The very first thing I did was open the files in Photoshop. This is almost always my first step in any project! First, I determine the DPI or how high the resolution is on the image. If it’s a flat image, I separate it into layers. With Rachel’s, I knew it was a black and white drawing which made things easier. With black and white drawings, I go to the Image menu (step 1), make sure the document mode is set to CMYK, select the Black channel from the Channels palette (step 2), select it, inverse the selection, and copy it to a new layer (step 3). That all sounds way more complicated than it actually is! It really only takes a minute or two, and at the end of it, I have perfectly black linework on its own layer. At this point, I go back and change the document mode to RGB (DO NOT MERGE!!) and it’s time for colors!
The other big thing I like to do in Photoshop is add a white layer. I select the line work, inverse the select, and then fill with white on a layer below the line art. This serves a couple of purposes. First, it becomes the “paper” for my coloring. Many of the brushes I use are transparent and this just helps me prevent colors showing gaps as I go along. Secondly, I can use the white layer as a clipping mask or a select for erasing bits & pieces. It helps me color inside the lines! From here, I port the document from Photoshop over to my iPad for coloring. Most of my drawing and coloring is done in Procreate on iPad now. I grabbed an iPad about a year ago. It’s been the single best piece of tech I’ve ever used for digital art!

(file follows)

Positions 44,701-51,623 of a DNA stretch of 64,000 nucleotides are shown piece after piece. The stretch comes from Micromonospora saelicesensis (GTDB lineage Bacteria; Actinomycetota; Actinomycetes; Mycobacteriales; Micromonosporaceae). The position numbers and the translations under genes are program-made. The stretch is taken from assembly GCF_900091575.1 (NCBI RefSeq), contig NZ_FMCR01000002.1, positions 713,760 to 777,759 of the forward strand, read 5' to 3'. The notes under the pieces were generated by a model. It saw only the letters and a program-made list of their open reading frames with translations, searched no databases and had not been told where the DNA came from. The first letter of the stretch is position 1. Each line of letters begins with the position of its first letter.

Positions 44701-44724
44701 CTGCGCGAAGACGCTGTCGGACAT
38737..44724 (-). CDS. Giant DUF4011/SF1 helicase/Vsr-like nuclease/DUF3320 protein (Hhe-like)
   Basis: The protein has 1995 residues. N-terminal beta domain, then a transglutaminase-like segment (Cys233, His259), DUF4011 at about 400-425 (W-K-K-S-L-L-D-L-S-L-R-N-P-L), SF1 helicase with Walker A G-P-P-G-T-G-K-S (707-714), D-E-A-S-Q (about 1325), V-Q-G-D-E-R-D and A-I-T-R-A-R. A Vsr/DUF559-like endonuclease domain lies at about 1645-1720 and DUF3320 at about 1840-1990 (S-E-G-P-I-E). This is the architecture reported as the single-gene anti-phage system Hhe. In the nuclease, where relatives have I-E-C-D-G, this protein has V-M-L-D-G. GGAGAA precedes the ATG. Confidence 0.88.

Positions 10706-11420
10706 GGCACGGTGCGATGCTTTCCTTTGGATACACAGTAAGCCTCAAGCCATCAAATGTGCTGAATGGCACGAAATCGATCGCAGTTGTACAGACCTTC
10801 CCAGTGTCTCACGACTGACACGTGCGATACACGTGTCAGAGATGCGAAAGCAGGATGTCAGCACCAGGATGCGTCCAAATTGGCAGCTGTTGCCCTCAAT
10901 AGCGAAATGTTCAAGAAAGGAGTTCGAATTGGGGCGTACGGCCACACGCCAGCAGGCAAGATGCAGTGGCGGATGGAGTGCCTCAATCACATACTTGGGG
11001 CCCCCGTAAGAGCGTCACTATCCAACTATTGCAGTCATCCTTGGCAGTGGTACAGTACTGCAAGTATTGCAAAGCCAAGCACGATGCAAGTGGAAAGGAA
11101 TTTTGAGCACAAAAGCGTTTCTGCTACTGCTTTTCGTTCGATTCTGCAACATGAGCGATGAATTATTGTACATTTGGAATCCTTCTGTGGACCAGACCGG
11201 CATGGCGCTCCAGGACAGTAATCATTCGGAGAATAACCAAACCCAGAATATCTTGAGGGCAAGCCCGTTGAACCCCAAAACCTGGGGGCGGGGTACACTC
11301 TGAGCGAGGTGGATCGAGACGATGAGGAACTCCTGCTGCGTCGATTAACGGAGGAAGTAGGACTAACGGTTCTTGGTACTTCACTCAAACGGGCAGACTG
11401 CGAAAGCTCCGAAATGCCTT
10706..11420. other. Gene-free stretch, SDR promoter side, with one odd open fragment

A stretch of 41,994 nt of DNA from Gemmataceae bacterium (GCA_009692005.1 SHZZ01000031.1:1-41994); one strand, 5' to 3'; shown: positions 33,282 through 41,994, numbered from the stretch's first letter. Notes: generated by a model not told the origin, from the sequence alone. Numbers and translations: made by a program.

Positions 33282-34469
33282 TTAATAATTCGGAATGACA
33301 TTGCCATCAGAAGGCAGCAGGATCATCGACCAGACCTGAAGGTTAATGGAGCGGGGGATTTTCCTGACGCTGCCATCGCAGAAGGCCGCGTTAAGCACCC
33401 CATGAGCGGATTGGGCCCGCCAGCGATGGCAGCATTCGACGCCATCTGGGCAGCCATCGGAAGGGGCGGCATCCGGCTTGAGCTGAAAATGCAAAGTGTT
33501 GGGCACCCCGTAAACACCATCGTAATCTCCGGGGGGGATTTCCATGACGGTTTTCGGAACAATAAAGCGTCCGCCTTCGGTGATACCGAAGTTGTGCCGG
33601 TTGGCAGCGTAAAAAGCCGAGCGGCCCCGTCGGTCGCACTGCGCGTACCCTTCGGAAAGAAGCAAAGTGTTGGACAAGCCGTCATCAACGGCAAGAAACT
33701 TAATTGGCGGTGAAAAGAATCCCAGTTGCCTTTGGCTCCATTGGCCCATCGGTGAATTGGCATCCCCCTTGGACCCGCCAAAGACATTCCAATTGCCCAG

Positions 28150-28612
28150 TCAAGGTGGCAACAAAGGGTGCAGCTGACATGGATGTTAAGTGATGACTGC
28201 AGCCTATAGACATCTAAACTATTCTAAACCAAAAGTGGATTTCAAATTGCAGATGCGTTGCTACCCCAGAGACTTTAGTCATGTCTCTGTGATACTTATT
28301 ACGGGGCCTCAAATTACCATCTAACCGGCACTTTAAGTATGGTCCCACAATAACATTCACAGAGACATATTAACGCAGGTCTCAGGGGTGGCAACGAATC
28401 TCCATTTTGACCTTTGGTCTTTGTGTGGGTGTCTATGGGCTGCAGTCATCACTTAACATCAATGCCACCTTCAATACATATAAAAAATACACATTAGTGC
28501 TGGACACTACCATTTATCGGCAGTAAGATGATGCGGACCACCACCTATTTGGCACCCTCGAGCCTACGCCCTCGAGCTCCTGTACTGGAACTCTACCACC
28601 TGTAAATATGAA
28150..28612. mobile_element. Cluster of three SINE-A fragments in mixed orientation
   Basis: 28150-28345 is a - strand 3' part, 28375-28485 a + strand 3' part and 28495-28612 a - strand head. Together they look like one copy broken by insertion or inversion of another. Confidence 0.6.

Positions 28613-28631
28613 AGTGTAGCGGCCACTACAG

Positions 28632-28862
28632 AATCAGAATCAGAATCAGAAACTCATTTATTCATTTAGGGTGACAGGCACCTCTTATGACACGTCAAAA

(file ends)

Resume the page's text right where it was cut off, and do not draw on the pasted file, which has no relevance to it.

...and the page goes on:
Once in Procreate, the fun begins! I chose a 1920s inspired palette. I like to create a limited palette of colors so that the colors stay uniform through the whole project. Each color gets its own layer under the line art. I knew that Rachel’s lines were going to remain a pure black and that allowed me to try a technique in Procreate using a reference layer & color drop.
It all sounds way more complicated written out than it is in action! It’s methodical and requires some organization, but it gives me the exact level of control I like. I don’t have to worry about making stray marks when I use the Alpha lock. I have a nice subtle transition between light, dark, and midtone but using my brushes on different settings.
Overall, it took about 5 hours to color the dolls, plus a little time in Photoshop. I used the same method on every single page of the book. Once everything was colored, I brought it back into Photoshop for tabs, layout, and cover designs.
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